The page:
Open Collaboration programs support innovation and production systems that rely on goal-oriented yet loosely coordinated participants who interact to create a product of economic value made available to contributors and non-contributors alike. It includes outputs such as open code, open access, and open education to support Citizen Science, Risk Management, and Systems Innovation. Open Collaboration is a policy priority for the GCRI and the standard working method under MPM, as it improves quality, efficiency and responsiveness. We work with QH partners to support CoA, CoQ, CoE, and CoI for Open Collaboration Programs and accelerate public participation in research, policy, and development. Our ECT focuses on new mechanisms such as QV/QF to effectively link Open Collaboration Practices to legal frameworks and help members manage risks such as Intellectual Property Rights (IPR), licensing agreements, interoperability, and data reuse.
Open Collaboration programs support innovation and production systems that rely on goal-oriented yet loosely coordinated participants who interact to create a product of economic value made available to contributors and non-contributors alike. Programs include open code, open access, open science and open education. Open Collaboration is a policy priority and the standard working method under MPM, as it improves the quality, efficiency and responsiveness of the GCRI's knowledge ecosystem.
QH stakeholders can use MPM to design pathways and streamline Open Collaboration initiatives, allowing participation, engagement, and validation as early as possible in the research, design, and development process. Open Collaboration programs affect institutions and science practices by bringing about new ways of funding (QV/QF), evaluating (PoC) and rewarding (CRS). They are designed to increase the quality and impact of science and innovation by fostering reusability, reproducibility and interdisciplinarity. The goal is to make science more efficient through better sharing of resources, more reliable through better verification systems and more responsive to society's needs through skills development and micro-credentials.
We work with QH stakeholders to recognize CoA, CoQ, CoE, and CoI for Open Collaboration streams and accelerate public participation in research, policy, and development programs. In addition, we work with international partners under ECT to effectively link Open Collaboration programs to legal frameworks and help members manage innovation risks such as Intellectual Property Rights (IPR), licensing agreements, interoperability, and data reuse.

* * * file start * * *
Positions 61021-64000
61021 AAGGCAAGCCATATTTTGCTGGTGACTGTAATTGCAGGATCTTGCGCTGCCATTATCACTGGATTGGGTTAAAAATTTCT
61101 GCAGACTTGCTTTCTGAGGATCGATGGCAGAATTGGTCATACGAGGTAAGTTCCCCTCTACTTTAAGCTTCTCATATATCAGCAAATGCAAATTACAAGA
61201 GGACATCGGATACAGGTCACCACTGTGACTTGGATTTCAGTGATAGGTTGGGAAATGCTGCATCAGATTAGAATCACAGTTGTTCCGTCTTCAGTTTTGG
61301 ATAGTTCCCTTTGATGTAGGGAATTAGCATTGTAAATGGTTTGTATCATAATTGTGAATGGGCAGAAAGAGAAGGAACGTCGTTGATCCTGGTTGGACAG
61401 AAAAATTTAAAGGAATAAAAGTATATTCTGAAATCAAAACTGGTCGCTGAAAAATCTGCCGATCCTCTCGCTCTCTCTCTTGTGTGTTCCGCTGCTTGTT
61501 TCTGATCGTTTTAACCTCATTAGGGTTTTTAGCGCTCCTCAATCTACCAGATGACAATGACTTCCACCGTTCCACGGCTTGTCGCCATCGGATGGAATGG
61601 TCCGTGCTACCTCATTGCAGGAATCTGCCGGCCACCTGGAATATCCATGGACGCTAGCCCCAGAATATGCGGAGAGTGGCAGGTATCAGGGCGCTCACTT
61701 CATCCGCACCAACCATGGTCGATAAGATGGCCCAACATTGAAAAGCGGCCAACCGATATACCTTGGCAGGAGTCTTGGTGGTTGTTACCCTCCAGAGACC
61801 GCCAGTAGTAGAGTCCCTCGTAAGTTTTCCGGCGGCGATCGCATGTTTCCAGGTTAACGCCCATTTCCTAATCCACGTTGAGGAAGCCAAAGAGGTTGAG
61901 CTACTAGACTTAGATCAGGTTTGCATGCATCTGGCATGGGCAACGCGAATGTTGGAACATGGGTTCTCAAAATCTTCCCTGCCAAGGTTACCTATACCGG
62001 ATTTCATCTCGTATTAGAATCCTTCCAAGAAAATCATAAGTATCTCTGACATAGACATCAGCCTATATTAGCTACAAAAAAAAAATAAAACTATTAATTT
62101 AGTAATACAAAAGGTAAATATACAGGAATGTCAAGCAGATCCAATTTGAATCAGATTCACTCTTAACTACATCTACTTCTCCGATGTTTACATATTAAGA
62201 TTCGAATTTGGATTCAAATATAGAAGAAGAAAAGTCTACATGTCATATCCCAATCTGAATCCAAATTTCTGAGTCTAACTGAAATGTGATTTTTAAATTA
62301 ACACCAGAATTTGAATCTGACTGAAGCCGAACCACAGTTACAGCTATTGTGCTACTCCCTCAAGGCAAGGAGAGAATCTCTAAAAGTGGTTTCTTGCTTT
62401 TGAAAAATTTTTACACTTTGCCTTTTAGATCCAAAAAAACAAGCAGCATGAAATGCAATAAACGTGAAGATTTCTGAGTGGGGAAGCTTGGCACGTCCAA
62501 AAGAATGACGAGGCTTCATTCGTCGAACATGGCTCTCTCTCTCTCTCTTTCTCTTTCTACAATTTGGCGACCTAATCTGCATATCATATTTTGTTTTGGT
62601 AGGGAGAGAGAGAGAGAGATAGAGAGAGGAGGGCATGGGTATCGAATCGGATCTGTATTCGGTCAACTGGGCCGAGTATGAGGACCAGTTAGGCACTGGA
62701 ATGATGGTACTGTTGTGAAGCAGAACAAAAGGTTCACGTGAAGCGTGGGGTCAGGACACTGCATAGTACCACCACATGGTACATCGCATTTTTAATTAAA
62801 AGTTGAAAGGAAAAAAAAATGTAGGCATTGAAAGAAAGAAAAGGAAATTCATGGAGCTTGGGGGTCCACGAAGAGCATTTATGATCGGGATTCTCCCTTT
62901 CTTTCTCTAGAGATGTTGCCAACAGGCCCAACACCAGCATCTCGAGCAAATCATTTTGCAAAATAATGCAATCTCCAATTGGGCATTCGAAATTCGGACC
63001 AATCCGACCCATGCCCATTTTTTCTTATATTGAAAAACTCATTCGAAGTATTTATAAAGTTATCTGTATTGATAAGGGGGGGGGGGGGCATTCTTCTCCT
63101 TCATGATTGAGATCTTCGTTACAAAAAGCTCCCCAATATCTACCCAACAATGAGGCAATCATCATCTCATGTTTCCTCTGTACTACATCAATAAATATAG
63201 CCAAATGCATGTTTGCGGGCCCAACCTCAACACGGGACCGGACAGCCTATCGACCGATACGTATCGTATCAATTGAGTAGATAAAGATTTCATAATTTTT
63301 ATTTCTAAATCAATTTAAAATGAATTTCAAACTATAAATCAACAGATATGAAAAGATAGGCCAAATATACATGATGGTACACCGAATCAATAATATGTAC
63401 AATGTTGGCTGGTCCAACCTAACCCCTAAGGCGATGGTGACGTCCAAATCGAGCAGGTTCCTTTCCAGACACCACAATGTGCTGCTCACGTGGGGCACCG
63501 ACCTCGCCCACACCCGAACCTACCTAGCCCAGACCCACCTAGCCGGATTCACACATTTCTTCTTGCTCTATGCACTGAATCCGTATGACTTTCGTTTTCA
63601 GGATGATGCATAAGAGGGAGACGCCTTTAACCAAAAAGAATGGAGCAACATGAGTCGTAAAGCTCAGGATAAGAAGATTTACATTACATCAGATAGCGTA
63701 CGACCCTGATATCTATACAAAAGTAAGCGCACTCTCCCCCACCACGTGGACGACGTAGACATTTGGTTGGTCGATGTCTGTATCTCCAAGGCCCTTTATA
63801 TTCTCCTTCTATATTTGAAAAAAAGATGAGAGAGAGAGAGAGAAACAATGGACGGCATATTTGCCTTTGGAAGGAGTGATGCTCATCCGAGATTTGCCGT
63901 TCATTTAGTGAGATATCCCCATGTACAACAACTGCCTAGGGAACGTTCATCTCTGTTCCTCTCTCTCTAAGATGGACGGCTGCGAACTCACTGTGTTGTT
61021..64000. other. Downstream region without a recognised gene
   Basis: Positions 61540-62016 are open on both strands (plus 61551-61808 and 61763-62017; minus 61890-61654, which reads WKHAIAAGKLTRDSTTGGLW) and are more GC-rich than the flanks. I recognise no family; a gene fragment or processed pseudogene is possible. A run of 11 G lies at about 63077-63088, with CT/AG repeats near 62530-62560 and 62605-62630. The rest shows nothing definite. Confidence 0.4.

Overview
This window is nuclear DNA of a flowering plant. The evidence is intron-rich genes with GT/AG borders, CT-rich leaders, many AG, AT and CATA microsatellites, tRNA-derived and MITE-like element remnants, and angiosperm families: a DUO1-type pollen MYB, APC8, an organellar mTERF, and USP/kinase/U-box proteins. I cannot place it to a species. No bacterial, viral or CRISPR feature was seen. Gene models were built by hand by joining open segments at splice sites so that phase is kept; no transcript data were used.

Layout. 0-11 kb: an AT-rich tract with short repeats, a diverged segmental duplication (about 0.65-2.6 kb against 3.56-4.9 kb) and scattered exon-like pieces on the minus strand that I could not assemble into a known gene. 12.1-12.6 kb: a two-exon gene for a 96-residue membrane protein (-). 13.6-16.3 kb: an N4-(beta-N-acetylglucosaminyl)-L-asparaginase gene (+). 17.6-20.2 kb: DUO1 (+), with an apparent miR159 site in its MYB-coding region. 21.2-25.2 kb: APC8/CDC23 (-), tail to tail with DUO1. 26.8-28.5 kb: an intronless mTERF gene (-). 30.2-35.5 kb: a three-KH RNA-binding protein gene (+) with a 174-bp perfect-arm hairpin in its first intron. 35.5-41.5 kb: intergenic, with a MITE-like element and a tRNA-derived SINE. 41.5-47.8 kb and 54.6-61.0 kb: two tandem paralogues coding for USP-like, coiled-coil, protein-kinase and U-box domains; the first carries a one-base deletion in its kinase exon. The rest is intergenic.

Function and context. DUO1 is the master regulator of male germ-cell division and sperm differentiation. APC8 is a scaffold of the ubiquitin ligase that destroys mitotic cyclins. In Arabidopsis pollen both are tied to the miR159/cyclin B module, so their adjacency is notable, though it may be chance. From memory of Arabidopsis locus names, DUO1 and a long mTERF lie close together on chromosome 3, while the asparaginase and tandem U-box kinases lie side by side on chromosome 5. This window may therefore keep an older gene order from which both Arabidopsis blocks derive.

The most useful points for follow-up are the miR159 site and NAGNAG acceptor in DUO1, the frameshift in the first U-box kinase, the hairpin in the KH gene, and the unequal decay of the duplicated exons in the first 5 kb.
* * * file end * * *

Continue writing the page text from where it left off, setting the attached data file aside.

To refresh our ideas of ownership and governance, we are designing and experimenting with new and remembered ways of working together, sharing resources, group decision making. We learn how to steward commons, resources, and people's power for sustainable development and resilience building
We support innovation, collaboration and knowledge-sharing amongst our members, partners and the broader research, development, and education communities. Our WILPs streamline the identification, mitigation, and evaluation of Risks, followed by the optimal use of GRIx to tackle Issues and manage adverse impacts. They provide secure network platforms that enable citizens to participate in MPM, and use iVRS to report risks and values anywhere. Risk Pathways deliver out-of-the-box CRS functionality to meet institutional requirements, including SCF taxonomies for digital-green skills, compliance frameworks and real-time validation systems. They help members and QH stakeholders with DICE to navigate essential resources and find the right levers across the public-private-planet landscape.
GCRI platforms consist of credit pools built for the skills development and competencies required for the twin digital-green transition. Achievements on the network are being vetted and approved through peer review and a novel Proof-of-Competence (PoC) mechanism. Using GCRI's multi-platform network, large organizations can build a matrix of Competence Cells (CCells) in digital twins and run a powerful semi-autonomous engine for micro-production (MPM) in zero-trust mode. Empowered by integrated CRS, digital twins perform in high-risk and fast-failing environments to tackle complex issues. Also they provides a productive environment for participants to collaborate with QH partners and acquire new knowledge, skills. competencies and careers